Supporters of an effort to have parts of Howard County's recently passed comprehensive zoning bill sent to referendum this November faced a setback last week.
A Circuit Court judge affirmed a decision by the county Board of Elections to deny a petition the group had circulated.
In his May 28 decision, Judge John H. Tisdale wrote that the Board of Elections “was correct in its assessment” that a summary of the legislation the petitioners wanted to repeal was not “fair and accurate,” the standard required for approval.
Although he acknowledged that the petitioners were “faced with the challenge of meeting the standard while condensing the ordinance provisions onto one page,” Tisdale took issue with several items on the petition under the header “Other.”
“Taken as a whole,” Tisdale wrote, “the attempt to summarize the portions of the Ordinance for the referendum fall well short of the fair and accurate standard. Although many signers may have been motivated to effect changes in zoning of the first six parcels, there is no way to know how many were moved by the expectation that the vote might deny a conditional use to a funeral home or by the fear that human waste will be introduced in certain properties or the hope that farm buildings would not be allowed on residential properties.”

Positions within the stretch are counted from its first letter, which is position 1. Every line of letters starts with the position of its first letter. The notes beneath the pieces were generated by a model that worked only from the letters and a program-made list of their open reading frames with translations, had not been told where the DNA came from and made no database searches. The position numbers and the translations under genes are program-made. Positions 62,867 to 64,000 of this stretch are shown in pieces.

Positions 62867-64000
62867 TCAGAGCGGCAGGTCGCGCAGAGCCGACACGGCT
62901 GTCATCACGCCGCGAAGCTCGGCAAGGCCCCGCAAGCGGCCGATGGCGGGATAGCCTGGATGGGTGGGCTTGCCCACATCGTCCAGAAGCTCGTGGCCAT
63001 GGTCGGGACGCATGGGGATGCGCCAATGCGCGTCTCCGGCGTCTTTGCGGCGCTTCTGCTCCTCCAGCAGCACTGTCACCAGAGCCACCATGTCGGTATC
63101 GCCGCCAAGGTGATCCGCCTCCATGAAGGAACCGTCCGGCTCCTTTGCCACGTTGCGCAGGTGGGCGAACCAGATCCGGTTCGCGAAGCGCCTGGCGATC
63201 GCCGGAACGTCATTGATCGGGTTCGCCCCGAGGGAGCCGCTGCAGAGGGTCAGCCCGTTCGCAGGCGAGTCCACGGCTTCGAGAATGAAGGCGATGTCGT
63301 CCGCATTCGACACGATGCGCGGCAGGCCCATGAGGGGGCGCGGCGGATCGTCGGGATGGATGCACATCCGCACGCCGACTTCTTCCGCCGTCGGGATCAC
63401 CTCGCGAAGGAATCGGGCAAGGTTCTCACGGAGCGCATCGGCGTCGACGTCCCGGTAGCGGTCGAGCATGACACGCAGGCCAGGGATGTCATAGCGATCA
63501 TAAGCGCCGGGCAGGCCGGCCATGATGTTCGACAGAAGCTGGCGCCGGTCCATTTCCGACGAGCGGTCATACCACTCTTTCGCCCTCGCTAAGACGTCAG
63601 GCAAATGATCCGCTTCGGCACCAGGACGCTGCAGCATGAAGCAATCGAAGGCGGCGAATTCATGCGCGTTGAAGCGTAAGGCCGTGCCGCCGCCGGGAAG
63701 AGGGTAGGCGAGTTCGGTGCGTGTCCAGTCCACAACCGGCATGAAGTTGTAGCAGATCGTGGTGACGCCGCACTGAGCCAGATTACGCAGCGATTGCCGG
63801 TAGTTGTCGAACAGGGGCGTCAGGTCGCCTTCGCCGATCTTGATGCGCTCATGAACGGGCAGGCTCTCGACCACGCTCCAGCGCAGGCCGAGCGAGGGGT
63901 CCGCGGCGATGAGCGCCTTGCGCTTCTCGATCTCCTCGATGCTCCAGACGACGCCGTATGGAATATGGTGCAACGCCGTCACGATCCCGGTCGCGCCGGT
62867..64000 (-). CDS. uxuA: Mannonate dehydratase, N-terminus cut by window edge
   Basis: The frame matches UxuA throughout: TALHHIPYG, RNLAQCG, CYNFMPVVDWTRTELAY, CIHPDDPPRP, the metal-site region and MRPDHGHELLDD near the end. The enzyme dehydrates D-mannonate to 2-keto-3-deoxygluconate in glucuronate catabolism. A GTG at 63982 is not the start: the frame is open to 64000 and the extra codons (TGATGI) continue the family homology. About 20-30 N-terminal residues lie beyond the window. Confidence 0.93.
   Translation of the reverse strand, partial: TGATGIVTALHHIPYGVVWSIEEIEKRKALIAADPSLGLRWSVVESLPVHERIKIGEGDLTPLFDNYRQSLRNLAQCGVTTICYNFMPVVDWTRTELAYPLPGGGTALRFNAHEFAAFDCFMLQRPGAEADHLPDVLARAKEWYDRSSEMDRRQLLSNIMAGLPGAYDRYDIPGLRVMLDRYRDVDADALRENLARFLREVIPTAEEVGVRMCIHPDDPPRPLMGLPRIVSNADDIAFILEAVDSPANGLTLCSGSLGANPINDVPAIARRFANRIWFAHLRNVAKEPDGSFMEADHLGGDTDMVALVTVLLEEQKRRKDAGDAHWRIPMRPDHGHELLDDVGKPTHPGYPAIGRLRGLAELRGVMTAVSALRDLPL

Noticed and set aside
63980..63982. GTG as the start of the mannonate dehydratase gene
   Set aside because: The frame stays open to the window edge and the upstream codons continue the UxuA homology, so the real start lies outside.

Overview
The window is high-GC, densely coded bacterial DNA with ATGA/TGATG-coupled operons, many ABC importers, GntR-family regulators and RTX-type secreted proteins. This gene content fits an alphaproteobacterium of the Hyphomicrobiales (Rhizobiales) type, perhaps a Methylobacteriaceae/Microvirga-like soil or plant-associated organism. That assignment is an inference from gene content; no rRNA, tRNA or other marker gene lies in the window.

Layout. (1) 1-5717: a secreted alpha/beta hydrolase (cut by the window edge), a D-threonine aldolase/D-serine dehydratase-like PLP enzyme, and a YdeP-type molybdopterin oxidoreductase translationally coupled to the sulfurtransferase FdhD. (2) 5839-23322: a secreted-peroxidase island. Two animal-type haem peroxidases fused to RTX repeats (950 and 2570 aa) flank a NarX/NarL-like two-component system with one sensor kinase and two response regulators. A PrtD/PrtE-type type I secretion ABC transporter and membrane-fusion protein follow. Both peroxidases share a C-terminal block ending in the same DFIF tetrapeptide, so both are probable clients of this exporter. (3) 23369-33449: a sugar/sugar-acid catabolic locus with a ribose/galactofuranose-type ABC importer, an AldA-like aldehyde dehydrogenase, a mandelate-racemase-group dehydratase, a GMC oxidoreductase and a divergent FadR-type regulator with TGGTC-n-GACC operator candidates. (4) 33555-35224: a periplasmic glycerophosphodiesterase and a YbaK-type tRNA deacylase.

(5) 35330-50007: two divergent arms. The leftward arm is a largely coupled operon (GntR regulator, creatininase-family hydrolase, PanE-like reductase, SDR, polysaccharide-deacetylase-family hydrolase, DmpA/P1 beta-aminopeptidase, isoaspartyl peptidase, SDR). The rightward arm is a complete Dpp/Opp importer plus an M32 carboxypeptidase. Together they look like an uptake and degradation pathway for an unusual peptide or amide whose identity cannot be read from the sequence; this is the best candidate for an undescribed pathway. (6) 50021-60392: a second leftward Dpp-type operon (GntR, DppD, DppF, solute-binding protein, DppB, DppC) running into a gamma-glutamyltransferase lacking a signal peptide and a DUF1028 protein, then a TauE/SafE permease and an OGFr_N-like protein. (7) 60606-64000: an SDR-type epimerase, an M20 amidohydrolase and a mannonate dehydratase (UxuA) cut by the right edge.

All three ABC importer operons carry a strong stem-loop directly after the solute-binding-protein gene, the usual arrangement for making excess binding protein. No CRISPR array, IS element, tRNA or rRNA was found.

Lisa Markovitz, a leader of the referendum effort and one of the parties in the case, said the group had filed an appeal of Tisdale's decision. An expedited appeals process is expected so a final decision can be rendered in time for the August deadline for referendum questions to be approved for the ballot.Copyright © 2014, The Baltimore Sun